Widespread Community Transmission of Hepatitis A Virus Following an Outbreak at a Local Restaurant — Virginia, September 2021–September 2022
Weekly / April 7, 2023 / 72(14);362–365
Meagan J. Helmick, PhD1; Cynthia B. Morrow, MD2; J. Hope White, MPH2; Paige Bordwine, MPH1 (View author affiliations)View suggested citation
What is already known about this topic?
U.S. hepatitis A incidence has been increasing since 2016.
What is added by this report?
In 2021, a hepatitis A outbreak in Virginia traced to an unvaccinated food handler resulted in 51 cases, 31 hospitalizations, and three deaths. As of September 30, 2022, an additional 98 community hepatitis A cases had been reported in the Roanoke City and Alleghany Health Districts.
What are the implications for public health practice?
Public health partnerships with businesses and other community partners (e.g., harm reduction programs) might increase hepatitis A vaccination among persons at risk for this infection, while also reducing the stigmatization of hepatitis A-associated risk factors.
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Hepatitis A is a vaccine-preventable liver infection caused by the hepatitis A virus (HAV); it is transmitted through ingestion of food or drink that has been contaminated by small amounts of infected stool, or through direct contact, including sexual contact, with a person who is infected (1). After years of historically low rates of hepatitis A in the United States, the incidence began increasing in 2016, with outbreaks characterized by person-to-person HAV transmission among persons who use drugs, persons experiencing homelessness, and men who have sex with men (2,3). As of September 2022, 13 states were experiencing outbreaks, including Virginia (3). In September 2021, the Roanoke City and Alleghany Health Districts (RCAHD) in southwestern Virginia investigated an outbreak of hepatitis A. The outbreak, which resulted in 51 cases, 31 hospitalizations, and three deaths, was associated with a food handler who was infected. After the outbreak, the community experienced ongoing person-to-person transmission of HAV, predominantly among persons who use injection drugs. As of September 30, 2022,* an additional 98 cases had been reported to RCAHD. The initial outbreak and community transmission have exceeded US$3 million in estimated direct costs (4,5). This report describes the initial outbreak and the ongoing community transmission of HAV. Increasing vaccination coverage among persons with risk factors for hepatitis A infection is important, including among those who use drugs. Strengthening community partnerships between public health officials and organizations that employ persons with risk factors for acquisition of HAV could help to prevent infections and outbreaks.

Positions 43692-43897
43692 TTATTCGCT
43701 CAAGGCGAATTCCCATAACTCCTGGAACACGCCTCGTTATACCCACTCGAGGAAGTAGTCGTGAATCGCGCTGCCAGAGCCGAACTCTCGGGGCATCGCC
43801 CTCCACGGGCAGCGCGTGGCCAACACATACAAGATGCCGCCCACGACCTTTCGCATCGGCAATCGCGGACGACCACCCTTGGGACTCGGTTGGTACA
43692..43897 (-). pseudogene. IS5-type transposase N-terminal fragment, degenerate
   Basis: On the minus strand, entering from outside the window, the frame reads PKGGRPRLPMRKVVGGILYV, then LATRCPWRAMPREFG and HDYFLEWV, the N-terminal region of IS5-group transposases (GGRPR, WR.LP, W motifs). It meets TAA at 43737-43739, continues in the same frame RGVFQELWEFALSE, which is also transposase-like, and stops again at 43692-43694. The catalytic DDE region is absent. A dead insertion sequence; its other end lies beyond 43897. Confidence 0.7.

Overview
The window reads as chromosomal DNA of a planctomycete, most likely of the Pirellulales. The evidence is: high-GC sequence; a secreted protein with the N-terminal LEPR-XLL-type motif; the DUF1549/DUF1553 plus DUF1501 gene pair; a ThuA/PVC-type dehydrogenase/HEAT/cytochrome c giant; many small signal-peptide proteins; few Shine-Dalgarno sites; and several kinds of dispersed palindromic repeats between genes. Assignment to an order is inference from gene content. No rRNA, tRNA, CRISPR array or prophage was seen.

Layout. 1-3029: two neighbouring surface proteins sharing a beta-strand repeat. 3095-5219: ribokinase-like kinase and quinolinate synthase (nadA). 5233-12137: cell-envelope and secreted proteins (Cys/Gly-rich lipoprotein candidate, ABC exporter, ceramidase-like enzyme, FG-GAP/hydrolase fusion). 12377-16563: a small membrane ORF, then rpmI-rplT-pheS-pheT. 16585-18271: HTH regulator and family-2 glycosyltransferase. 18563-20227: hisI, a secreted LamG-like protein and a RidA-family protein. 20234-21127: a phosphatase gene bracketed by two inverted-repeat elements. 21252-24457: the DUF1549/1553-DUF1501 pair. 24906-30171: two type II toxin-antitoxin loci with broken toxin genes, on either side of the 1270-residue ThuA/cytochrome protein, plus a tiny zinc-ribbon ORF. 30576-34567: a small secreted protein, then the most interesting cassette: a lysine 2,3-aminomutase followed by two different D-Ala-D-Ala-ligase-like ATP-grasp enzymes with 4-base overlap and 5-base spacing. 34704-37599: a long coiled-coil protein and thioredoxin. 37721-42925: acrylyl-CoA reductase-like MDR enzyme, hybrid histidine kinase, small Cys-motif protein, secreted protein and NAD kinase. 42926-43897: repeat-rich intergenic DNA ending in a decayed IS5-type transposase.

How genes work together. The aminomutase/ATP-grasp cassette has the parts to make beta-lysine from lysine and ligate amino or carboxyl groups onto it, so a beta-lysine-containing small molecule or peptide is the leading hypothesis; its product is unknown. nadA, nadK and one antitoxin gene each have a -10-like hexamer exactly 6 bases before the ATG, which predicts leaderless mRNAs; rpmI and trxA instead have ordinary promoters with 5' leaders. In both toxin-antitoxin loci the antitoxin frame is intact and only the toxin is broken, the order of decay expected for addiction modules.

RCAHD serves a population of approximately 280,000 persons. The districts have previously experienced a low hepatitis A incidence, with only six cases reported during January 1, 2019–December 31, 2020, and none through August 2021. In mid-September 2021, however, five hepatitis A cases were reported during a single week. Initial case investigations identified a local restaurant chain as a common source of exposure. Further investigation identified the index patient as an unvaccinated food handler who had risk factors for hepatitis A and who had worked at three locations of the same restaurant chain; however, this person delayed seeking medical attention for more than 2 weeks after symptom onset and did not disclose being employed as a food handler at that time. Based on the index patient’s symptom onset date and last day worked, the exposure period for patrons who ate at any of the three restaurants was determined to be August 10–26, 2021. When the outbreak investigation was closed on November 20, 2021, 51 restaurant-associated cases had been identified (Figure).† The median patient age was 64 years (range = 30–86 years) (Table).
In October 2021, RCAHD began to receive reports of hepatitis A cases that were not directly associated with the index patient or restaurant outbreak. By the end of 2021, 13 additional cases were reported to RCAHD. Sustained community transmission continued into 2022, with 98 total cases reported through September 2022, including 64 hospitalizations (Figure). An identical genotype IB sequence was identified in eight of the nine specimens submitted from the restaurant outbreak and from all five sequenced community case specimens.